Looking ahead to the future of OLED displays

Kyle+Fitch

Kyle Fitch

Kyle Fitch

Organic light-emitting diodes, or OLEDs, are well on the way to changing how we look at technology.

OLED displays are used in technology from laptops and cellphones to tablets and jumbotrons.

The OLED, while it sounds familiar, shouldn’t be confused with LED displays; both emit light, but the way they do so is very different. The OLED is very small – as small as a pixel, actually. The LED can’t even compete with the precision that the OLED offers with its picture quality.  

Not only is the quality better, but displays using OLED have better black-to-color ratios, meaning the screen will be more clear in darker rooms. So, OLEDs should be able to stop that blinding glow of your phone first thing in the morning.

We can also see that the future of mobile devices will be affected as well. Providers such as Samsung are creating thinner displays with better resolution than any device today. With a display this thin, there are still no drawbacks when it comes to resolution. These OLED devices will be able to produce 4K HD, which is better than most name-brand TVs.

We can see that OLEDs have the potential to be big, and people are asking, “what are the drawbacks?”

The fact is OLED displays are prone to screen burn. This is when the display gets burned into the phone’s background.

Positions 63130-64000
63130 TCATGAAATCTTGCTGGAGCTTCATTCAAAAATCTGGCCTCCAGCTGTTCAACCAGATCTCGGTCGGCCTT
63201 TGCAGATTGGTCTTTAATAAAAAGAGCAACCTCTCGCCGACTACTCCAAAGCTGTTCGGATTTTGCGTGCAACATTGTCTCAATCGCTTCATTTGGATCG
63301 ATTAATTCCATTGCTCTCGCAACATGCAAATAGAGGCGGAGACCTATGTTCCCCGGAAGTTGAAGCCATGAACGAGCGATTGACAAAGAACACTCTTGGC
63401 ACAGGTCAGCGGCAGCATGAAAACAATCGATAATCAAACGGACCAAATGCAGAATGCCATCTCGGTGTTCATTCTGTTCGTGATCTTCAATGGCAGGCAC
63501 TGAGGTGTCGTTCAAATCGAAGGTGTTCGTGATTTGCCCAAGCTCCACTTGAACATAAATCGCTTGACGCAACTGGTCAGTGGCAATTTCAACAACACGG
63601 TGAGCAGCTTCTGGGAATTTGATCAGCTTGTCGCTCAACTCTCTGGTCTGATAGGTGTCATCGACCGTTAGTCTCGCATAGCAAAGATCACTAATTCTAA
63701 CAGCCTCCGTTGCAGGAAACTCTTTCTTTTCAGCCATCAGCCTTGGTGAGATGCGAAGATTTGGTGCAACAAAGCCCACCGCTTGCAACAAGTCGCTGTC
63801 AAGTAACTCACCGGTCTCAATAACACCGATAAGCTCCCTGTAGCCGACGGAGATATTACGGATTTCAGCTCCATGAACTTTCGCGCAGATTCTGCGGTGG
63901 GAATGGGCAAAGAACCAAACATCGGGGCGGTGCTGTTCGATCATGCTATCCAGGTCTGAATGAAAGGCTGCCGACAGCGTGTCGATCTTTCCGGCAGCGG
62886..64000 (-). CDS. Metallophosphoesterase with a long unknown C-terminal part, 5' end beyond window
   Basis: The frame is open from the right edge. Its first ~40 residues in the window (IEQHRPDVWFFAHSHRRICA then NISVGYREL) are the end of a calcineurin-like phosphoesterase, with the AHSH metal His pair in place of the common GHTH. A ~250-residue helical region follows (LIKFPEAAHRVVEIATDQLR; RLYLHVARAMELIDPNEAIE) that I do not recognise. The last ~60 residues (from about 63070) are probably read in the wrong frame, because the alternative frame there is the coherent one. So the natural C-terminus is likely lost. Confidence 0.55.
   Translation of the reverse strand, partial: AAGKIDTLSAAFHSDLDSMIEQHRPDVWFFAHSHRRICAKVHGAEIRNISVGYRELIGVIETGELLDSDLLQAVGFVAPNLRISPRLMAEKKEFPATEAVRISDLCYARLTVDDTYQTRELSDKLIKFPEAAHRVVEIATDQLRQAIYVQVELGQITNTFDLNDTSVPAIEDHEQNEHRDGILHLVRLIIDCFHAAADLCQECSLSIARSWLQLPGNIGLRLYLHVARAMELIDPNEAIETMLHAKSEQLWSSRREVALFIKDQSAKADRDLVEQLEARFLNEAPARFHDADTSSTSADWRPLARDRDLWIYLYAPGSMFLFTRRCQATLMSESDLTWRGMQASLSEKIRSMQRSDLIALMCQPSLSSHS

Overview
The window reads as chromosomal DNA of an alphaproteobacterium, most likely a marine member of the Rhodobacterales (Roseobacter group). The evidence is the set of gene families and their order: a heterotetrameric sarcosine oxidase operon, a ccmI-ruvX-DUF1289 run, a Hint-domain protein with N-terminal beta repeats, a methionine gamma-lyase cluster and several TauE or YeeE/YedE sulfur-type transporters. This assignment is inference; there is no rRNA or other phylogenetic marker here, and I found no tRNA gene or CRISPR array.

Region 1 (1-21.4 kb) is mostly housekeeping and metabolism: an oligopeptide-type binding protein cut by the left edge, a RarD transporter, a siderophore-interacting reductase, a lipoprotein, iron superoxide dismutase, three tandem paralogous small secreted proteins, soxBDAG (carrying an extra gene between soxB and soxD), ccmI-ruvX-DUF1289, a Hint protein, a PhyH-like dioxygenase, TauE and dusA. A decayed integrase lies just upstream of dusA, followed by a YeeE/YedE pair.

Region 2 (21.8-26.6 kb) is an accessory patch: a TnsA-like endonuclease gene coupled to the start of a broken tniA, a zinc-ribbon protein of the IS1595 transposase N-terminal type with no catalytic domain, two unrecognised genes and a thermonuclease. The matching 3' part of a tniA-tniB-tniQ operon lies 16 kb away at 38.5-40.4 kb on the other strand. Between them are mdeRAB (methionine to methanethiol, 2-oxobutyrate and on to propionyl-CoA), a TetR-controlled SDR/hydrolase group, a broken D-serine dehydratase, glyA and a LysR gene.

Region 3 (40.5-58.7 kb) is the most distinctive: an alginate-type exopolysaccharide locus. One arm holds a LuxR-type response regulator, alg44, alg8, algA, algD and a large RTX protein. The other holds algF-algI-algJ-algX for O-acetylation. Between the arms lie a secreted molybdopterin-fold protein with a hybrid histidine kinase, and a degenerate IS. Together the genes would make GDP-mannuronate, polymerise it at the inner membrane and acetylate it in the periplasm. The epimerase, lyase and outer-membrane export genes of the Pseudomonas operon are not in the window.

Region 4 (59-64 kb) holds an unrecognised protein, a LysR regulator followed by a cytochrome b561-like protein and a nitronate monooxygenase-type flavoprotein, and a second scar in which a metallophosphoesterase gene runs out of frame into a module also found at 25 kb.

Other than this minor, occasional blip, OLED screens are the best choice when debating future displays. LCD displays have more layers to construction, making them costlier and, in the case of a phone, create more space between your finger and your screen. The result is slower response time from touchscreens.

The positives that OLEDs bring will have a big effect on the economy of electronics. We can see that OLEDs are easy to make, but it seems they’re hard to innovate. Improving the already advanced displays is a hard job, but many technology companies are trucking ahead with these new screens.

Since OLEDs are the future of our technological displays, I hope this “sheds some light” on what to expect.

Kyle Fitch is a columnist. Contact him at [email protected]